As children, some people wanted to be movie stars and queens of the universe, to have pet unicorns and cloaks of invisibility — we could have it all because all we needed was the power of our imaginations. Now that we’re older, having it all looks a lot different. We balance the spinning plates of work, work and more work; elderly parents and/or children; pets; partners or the lack thereof. All this while holding our breath waiting for something to fall.
This perpetual tension of keeping everything upright and moving isn’t just stressful in that harried Everymom sorta way the advertisements for everything from paper towels to grocery home delivery companies would have us believe — it can have significant consequences for our mental health.
Why does this happen?
“When someone is trying to ‘have it all’ — which could mean the biggest house on the block, the corner office, the nicest car in the neighborhood and so on — it can impact their mental health because they are playing this perpetual game of chasing things,” Dr. Prakash Masand, a psychiatrist and founder of the Centers of Psychiatric Excellence, tells SheKnows.
Masand sees this perpetual pursuit of the better, bigger, bolder life as physically and emotionally destructive. “Once [someone] achieves whatever they were after, they soon want more and start chasing other things,” he adds. “This can lead to stress, anxiety, difficulty sleeping, constant worry, digestive problems and [other ailments].” He advises people to stop trying to keep up with the Joneses and be grateful for what they have.
How can we deal with this?
Needless to say, putting this much pressure on yourself can lead to some serious anxiety.
Sara Stanizai, a licensed marriage and family therapist and founder of Prospect Therapy, works to help high achievers deal with their anxiety issues. “'Having it all' is [a] personal definition for many people,” she tells SheKnows. “The truth is people can have as much as they want; they just need to prioritize. When people fail to be realistic about their bandwidth (which can happen for a number of reasons), that's when ‘having it all’ feels impossible.”
Some of the root causes of a more destructive have-it-all mentality in the high achievers can stem from internalizing the expectations of an overly demanding or perfectionist partner, parent or friend; personal feelings of inadequacy; or not having their needs met in childhood or in early, formative relationships, Stanizai explains. This creates a sense that they and they alone are responsible for meeting all their needs (and other people’s as well).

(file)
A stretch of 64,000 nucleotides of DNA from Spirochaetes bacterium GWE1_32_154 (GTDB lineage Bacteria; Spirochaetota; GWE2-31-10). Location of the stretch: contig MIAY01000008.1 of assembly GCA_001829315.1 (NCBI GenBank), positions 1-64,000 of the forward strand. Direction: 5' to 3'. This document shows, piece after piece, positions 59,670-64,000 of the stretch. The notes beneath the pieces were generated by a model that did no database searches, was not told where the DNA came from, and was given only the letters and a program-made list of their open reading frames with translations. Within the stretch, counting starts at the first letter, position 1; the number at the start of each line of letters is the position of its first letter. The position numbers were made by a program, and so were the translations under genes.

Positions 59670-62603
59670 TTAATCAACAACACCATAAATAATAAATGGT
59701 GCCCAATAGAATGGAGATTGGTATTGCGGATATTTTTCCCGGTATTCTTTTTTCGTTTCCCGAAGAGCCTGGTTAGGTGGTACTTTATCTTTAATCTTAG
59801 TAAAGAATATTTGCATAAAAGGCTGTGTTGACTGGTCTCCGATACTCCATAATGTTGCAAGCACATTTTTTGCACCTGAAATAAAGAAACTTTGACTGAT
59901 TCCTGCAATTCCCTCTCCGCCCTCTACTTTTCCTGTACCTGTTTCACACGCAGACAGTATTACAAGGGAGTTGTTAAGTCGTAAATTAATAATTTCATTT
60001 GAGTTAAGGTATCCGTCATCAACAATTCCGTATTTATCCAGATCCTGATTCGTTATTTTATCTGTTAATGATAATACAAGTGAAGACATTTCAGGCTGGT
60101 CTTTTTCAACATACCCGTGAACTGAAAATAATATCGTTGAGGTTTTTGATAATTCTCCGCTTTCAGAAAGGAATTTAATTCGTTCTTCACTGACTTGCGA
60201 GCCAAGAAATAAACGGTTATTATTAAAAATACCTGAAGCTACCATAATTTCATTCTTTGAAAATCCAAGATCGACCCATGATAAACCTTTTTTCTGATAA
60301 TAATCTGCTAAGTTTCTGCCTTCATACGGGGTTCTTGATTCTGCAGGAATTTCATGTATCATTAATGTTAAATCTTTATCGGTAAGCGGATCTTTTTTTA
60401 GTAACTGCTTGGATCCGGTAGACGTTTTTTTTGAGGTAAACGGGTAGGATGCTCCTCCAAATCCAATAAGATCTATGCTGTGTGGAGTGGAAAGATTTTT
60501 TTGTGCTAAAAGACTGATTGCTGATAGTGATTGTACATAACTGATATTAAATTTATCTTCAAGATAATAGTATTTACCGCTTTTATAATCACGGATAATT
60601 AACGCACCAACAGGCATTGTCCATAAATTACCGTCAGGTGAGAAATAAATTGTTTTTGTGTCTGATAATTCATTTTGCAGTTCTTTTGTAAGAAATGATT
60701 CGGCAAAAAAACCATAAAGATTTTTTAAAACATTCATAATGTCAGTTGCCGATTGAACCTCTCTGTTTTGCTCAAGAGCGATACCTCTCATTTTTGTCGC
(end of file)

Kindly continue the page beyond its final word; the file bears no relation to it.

What does this mean for women?
Women can be particularly vulnerable to “have-it-all-itis” because our cultural expectations for gender roles haven’t evolved as much as we’d like to believe. Koorosh Rassekh, a licensed marriage and family therapist and founder of Evo Health and Wellness, sees an explicitly gendered component to this problem.
“Women now have access to opportunities that were not available in the past — and that’s a good thing … [however], the world we live in makes it common for men not to step up and support them,” he tells SheKnows.
Rassekh sees this inequity, in which women are taking on more responsibilities and men’s roles have largely not changed, contributing to stress for women. He notes that stress can manifest in many ways in the body, including by causing anxiety, which can lead to addiction as well as dissatisfaction in relationships and illness and can even exacerbate existing health conditions. Rassekh suggests women look for the broader systemic issues that keep them locked in the cycle of competitiveness and build resilience against shame.
“Sometimes, trying to have it all leaves you with too little of everything,” Dr. Matthew Goldenberg, an assistant professor of psychiatry at Cedars-Sinai Medical Center, tells SheKnows. Goldenberg says he has observed more burnout in women health care providers than in male health care providers, largely because of the internal tug-of-war between work and home.
“Many of my female professional patients come from relatively progressive and modern families where both partners work,” he says. “However, if the baby is up in the middle of the night or the kiddo is sick at school, they often want Mom. Mom might be in the middle of a surgical case or seeing 30 patients. That pull to be in two places at once, to be a good mother, a good wife, a good friend and good to oneself, I believe hits women much more strongly.”
Goldenberg advises that women try to assess what is truly important to them and give themselves permission to de-prioritize everything else.
That house in the best school district or the promotion that comes with a fancy title and whole lot of zeroes might be a lot more attainable than a unicorn (even if they’re a lot less cool), but that doesn’t mean that we should forfeit our mental and physical health and well-being to obtain them.
We should look at what we need to be happy and comfortable in life and realize that we’ll never live up to the Superwoman who leaps tall buildings inside our minds. We should figure out what the small stuff is and like the trite-but-true slogan says, “Don’t sweat it.”